Decision-makers increasingly recognize the importance of water security as it relates to water supply management. However, studies of water security’s converse, water insecurity, at the household level remain almost entirely consigned to the fields of anthropology and social work. Within the context of quantitative predictive models for water demand, the influence of water insecurity has not been examined, even in regions throughout the developing world where unreliable and inadequate water provision is common.

This paper uses a subjective indicator model to quantify and evaluate domestic water insecurity. Household interviews were conducted in the Palestinian West Bank to examine the relationship between price elasticity, water insecurity and domestic water demand. Water insecurity weights were defined and quantified for each household for use in a multivariate regression model.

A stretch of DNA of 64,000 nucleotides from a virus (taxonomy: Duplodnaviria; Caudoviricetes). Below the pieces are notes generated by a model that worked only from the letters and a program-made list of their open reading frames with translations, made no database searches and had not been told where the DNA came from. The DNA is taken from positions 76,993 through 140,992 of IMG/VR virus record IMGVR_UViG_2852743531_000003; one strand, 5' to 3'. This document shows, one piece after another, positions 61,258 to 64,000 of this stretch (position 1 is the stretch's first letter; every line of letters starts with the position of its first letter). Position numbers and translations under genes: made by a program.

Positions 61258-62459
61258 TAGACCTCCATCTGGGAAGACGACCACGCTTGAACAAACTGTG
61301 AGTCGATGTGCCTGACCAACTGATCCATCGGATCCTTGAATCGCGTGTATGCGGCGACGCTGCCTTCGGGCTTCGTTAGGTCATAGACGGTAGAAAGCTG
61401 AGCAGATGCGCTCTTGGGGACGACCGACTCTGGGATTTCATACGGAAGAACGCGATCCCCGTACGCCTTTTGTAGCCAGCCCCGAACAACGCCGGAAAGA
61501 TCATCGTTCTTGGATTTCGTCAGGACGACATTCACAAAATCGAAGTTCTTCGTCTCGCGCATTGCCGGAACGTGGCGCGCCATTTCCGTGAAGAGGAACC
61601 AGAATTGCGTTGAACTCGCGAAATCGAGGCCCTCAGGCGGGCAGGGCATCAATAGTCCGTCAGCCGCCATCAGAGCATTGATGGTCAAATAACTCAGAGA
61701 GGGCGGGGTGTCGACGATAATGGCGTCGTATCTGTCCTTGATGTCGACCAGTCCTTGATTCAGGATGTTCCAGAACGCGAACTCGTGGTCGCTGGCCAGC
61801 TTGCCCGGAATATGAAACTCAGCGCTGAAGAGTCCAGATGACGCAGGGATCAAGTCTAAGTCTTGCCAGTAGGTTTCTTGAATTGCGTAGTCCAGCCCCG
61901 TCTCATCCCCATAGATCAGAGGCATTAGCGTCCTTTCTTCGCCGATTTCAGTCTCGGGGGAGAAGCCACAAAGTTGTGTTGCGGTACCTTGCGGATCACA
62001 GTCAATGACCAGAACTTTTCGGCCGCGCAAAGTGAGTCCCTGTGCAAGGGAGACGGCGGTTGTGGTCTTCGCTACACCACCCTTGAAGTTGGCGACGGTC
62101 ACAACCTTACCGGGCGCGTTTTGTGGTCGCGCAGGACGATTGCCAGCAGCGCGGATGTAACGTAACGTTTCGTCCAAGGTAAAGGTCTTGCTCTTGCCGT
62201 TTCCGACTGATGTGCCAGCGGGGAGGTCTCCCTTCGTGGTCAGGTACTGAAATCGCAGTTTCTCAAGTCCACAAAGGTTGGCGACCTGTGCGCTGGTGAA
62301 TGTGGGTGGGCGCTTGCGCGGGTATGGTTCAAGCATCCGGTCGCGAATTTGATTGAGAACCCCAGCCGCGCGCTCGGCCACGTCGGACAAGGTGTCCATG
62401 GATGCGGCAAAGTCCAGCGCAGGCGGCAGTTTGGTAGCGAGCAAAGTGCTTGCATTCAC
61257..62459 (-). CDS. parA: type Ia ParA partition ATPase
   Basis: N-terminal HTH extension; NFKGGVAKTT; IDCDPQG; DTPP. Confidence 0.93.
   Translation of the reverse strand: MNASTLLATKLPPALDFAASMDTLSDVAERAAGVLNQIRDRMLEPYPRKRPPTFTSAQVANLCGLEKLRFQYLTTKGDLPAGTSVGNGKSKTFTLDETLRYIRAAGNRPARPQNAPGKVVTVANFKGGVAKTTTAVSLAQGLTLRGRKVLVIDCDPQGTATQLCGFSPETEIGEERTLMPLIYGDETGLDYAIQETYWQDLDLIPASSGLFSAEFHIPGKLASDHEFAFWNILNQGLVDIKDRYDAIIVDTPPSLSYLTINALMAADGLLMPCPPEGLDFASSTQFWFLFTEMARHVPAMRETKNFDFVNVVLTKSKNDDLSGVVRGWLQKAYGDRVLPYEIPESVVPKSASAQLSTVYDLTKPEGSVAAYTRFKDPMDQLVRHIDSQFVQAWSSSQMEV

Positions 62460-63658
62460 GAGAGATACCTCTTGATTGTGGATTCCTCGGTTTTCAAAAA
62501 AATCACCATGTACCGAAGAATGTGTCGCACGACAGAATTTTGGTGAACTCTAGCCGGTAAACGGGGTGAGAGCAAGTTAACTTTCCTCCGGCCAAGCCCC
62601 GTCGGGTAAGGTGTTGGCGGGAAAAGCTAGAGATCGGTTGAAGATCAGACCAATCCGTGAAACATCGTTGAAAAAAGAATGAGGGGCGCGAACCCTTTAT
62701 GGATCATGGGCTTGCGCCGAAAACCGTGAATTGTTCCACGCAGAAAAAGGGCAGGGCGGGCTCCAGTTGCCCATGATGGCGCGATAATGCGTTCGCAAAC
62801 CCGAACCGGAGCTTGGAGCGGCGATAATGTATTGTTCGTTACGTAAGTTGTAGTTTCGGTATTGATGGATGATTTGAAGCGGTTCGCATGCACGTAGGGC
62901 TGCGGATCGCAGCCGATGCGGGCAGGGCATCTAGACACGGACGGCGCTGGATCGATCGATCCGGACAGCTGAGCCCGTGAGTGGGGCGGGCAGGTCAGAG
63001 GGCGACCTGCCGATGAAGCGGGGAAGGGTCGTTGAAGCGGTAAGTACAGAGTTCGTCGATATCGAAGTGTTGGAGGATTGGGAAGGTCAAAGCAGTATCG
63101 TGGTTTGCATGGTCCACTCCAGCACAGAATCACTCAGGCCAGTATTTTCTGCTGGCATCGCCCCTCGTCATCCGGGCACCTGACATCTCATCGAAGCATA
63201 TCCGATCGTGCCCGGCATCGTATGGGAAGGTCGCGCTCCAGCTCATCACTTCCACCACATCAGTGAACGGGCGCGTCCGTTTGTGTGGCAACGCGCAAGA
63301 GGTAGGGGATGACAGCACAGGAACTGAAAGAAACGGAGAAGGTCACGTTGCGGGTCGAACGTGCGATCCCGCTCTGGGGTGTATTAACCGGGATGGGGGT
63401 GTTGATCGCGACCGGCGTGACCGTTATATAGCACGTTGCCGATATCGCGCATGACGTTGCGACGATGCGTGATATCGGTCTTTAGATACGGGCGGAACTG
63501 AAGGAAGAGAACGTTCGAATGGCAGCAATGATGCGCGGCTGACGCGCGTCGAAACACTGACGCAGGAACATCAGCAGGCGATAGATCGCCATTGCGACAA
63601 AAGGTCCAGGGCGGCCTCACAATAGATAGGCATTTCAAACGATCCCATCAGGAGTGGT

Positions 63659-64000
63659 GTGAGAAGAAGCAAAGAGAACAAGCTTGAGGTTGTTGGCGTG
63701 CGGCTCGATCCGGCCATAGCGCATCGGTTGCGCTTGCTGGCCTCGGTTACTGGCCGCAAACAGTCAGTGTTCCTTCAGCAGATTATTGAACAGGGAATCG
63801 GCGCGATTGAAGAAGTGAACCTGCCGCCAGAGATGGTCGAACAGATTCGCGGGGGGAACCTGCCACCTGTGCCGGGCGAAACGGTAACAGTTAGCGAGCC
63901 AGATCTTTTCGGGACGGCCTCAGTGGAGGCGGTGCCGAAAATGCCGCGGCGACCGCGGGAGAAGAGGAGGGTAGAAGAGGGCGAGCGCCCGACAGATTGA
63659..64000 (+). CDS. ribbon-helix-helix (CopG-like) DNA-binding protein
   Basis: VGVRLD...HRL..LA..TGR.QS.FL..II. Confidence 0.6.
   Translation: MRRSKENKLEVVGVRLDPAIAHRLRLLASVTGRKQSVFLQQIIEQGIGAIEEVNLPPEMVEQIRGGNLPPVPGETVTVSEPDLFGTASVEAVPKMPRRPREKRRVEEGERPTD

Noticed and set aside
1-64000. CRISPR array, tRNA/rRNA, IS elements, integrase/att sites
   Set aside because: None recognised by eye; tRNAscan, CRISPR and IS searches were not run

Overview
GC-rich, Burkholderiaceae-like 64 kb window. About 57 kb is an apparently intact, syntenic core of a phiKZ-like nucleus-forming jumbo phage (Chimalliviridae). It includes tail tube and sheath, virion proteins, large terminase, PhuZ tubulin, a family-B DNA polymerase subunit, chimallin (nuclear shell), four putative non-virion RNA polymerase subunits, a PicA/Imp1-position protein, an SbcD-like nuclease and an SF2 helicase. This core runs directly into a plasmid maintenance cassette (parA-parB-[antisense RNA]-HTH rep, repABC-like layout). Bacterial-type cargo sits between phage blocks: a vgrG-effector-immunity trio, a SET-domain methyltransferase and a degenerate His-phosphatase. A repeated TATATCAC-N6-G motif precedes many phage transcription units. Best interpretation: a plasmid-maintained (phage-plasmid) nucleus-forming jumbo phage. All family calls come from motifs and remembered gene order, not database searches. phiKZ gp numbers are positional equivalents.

Households in the Palestinian West Bank experience water scarcity conditions that are both natural and man-made. The model showed that water insecurity plays an important role in predicting the domestic water demand. Specifically, it showed that

  1.  a water insecurity variable improves the ability to estimate price elasticity, and
  2. that increased water insecurity leads to higher levels of household water demand.

The findings suggest that policy-makers can influence domestic water demand by addressing the supply constraints that underlie domestic water insecurity.

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